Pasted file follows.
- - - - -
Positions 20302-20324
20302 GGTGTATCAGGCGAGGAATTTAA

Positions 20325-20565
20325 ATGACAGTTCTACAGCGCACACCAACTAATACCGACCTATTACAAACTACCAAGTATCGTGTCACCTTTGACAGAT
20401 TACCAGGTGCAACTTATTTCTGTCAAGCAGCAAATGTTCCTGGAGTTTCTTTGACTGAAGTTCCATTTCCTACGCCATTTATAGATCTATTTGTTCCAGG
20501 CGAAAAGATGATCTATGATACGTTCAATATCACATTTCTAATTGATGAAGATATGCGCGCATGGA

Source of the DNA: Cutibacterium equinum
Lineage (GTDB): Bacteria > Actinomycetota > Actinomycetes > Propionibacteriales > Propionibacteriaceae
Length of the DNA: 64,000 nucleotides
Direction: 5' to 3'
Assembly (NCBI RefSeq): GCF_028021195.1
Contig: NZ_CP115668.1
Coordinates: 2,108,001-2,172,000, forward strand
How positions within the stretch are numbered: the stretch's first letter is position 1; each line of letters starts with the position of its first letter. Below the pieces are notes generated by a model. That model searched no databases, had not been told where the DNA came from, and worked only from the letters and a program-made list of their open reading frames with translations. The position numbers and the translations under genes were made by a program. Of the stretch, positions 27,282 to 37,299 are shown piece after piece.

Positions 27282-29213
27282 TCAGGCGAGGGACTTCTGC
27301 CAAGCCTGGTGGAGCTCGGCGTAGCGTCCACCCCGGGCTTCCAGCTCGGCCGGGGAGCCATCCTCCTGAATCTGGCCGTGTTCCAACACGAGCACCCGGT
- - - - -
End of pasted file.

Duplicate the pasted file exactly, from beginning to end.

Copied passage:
Positions 20302-20324
20302 GGTGTATCAGGCGAGGAATTTAA

Positions 20325-20565
20325 ATGACAGTTCTACAGCGCACACCAACTAATACCGACCTATTACAAACTACCAAGTATCGTGTCACCTTTGACAGAT
20401 TACCAGGTGCAACTTATTTCTGTCAAGCAGCAAATGTTCCTGGAGTTTCTTTGACTGAAGTTCCATTTCCTACGCCATTTATAGATCTATTTGTTCCAGG
20501 CGAAAAGATGATCTATGATACGTTCAATATCACATTTCTAATTGATGAAGATATGCGCGCATGGA

Source of the DNA: Cutibacterium equinum
Lineage (GTDB): Bacteria > Actinomycetota > Actinomycetes > Propionibacteriales > Propionibacteriaceae
Length of the DNA: 64,000 nucleotides
Direction: 5' to 3'
Assembly (NCBI RefSeq): GCF_028021195.1
Contig: NZ_CP115668.1
Coordinates: 2,108,001-2,172,000, forward strand
How positions within the stretch are numbered: the stretch's first letter is position 1; each line of letters starts with the position of its first letter. Below the pieces are notes generated by a model. That model searched no databases, had not been told where the DNA came from, and worked only from the letters and a program-made list of their open reading frames with translations. The position numbers and the translations under genes were made by a program. Of the stretch, positions 27,282 to 37,299 are shown piece after piece.

Positions 27282-29213
27282 TCAGGCGAGGGACTTCTGC
27301 CAAGCCTGGTGGAGCTCGGCGTAGCGTCCACCCCGGGCTTCCAGCTCGGCCGGGGAGCCATCCTCCTGAATCTGGCCGTGTTCCAACACGAGCACCCGGT